The “Grindle Dig” at Pin Mill in April 1984. Picture: OWEN HINES The “Grindle Dig” at Pin Mill in April 1984. Picture: OWEN HINES

Mark Grimwade also got in touch: In the photograph of the “Grindle Dig” I am bent forwards in the dark sweater.

In the 1964 dig, having been a Ransomes apprentice, I borrowed a horse plough and tried towing it up the Grindle with a Land Rover.

The plaza at Greyfriars, Ipswich, in 1982. This area was cleared and is now an open grassed area. The office block, St Clare House, in the background was re-clad. Picture: IVAN SMITH 
The plaza at Greyfriars, Ipswich, in 1982. This area was cleared and is now an open grassed area. The office block, St Clare House, in the background was re-clad. Picture: IVAN SMITH

The plough broke and the Land Rover slid sideways into the stream! So it was – and still is – back to shovels! Sadly, but understandably, no photos!

The photos in Days Gone By were great stuff for one who has sailed from, and mostly lived there, since the late 1940s.

St Francis House now stands on the site in the right foreground of this 1982 view from Princes Street, Civic Drive junction. Tracey's nightclub was in part of this building. The building in the background is St Clare House. Picture: IVAN SMITH St Francis House now stands on the site in the right foreground of this 1982 view from Princes Street, Civic Drive junction. Tracey's nightclub was in part of this building. The building in the background is St Clare House. Picture: IVAN SMITH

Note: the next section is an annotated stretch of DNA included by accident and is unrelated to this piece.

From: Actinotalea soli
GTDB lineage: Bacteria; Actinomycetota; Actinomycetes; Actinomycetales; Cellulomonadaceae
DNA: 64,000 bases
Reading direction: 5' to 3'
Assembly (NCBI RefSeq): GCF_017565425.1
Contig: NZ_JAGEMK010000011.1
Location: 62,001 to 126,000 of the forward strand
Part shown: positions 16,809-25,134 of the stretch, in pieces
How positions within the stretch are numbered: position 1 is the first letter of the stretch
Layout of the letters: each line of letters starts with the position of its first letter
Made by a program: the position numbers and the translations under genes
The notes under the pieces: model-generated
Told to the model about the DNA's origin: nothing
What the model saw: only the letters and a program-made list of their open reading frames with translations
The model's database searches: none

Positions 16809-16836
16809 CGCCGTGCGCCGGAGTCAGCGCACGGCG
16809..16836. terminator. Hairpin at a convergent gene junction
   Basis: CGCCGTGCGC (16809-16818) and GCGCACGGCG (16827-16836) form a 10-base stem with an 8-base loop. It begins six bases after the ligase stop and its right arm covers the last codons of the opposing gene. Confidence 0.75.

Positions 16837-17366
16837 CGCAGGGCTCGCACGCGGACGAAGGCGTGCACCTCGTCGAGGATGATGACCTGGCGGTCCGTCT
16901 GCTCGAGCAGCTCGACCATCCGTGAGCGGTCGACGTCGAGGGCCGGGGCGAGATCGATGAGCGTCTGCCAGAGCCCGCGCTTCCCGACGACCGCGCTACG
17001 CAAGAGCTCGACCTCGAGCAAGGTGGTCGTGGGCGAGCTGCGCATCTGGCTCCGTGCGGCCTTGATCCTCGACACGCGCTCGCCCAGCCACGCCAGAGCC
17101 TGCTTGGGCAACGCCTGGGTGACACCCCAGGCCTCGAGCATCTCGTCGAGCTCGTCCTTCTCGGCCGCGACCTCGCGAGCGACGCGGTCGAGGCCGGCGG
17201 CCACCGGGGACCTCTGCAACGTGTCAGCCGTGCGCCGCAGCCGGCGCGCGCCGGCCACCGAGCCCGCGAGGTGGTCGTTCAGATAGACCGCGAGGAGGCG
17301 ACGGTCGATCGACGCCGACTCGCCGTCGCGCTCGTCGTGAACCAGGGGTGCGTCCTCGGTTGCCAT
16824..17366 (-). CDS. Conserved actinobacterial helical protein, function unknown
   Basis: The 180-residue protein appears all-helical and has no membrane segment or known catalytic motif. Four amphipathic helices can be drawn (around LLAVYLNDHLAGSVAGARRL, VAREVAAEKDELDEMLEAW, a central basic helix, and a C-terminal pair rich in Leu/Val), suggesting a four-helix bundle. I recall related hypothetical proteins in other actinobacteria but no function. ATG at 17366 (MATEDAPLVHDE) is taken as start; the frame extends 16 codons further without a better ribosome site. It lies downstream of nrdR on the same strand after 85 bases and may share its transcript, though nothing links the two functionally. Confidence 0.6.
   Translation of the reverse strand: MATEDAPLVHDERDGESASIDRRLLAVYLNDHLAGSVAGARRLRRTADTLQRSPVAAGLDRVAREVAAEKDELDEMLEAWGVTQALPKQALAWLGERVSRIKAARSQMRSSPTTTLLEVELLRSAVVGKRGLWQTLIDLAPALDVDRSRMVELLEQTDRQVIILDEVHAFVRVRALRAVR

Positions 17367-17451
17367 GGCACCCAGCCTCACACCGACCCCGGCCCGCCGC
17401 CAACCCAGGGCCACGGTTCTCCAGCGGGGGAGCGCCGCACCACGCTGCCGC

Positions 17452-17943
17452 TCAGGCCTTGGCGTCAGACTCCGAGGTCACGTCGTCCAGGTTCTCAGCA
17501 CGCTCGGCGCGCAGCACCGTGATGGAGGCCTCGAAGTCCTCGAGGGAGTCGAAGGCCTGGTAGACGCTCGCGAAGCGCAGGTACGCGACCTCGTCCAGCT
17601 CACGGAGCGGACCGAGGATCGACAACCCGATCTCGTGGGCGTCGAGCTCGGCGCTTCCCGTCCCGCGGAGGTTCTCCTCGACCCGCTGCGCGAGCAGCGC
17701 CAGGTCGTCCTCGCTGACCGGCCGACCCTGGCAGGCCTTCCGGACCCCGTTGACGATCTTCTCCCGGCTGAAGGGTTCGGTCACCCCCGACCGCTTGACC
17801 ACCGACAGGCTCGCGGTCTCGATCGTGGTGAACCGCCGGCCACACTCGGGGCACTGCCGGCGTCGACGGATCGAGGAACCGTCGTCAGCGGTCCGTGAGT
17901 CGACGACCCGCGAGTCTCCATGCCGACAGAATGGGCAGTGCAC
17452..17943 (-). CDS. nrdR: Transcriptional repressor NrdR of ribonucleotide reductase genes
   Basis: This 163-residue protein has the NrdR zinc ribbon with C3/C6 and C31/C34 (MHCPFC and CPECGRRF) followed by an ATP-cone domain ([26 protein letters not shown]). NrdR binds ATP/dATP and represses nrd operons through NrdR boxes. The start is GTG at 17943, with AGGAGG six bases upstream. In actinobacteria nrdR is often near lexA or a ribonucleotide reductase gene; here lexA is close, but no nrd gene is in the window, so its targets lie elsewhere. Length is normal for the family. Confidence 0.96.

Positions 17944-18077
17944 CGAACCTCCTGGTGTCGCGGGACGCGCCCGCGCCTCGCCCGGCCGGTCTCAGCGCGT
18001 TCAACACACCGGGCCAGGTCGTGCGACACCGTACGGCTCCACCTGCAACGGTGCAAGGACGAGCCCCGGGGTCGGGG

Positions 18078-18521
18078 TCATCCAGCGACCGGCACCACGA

Do the photographs featured prompt memories you would like to share? To submit a letter, in less than 300 words, write to David Kindred, Days Gone By, Ipswich Star/EADT, Portman House, 120 Princes Street, Ipswich, IP1 1RS or send an e-mail here.

The proposed first floor restaurant, in the centre of the plaza area at Greyfriars, was never occupied. The large windows were covered to protect it from vandals in the 1982 photograph. Picture: IVAN SMITH The proposed first floor restaurant, in the centre of the plaza area at Greyfriars, was never occupied. The large windows were covered to protect it from vandals in the 1982 photograph. Picture: IVAN SMITH

Reader, Jill Wright, has added names to this photograph taken at J Ward and Son Yacht Chandlery at Pin Mill in July 1976. Picture: RICHARD SNASDELL 
Reader, Jill Wright, has added names to this photograph taken at J Ward and Son Yacht Chandlery at Pin Mill in July 1976. Picture: RICHARD SNASDELL

Pat Watts, the Landlord at the Butt and Oyster, Pin Mill, photographed in July 1976. Picture: RICHARD SNASDELL Pat Watts, the Landlord at the Butt and Oyster, Pin Mill, photographed in July 1976. Picture: RICHARD SNASDELL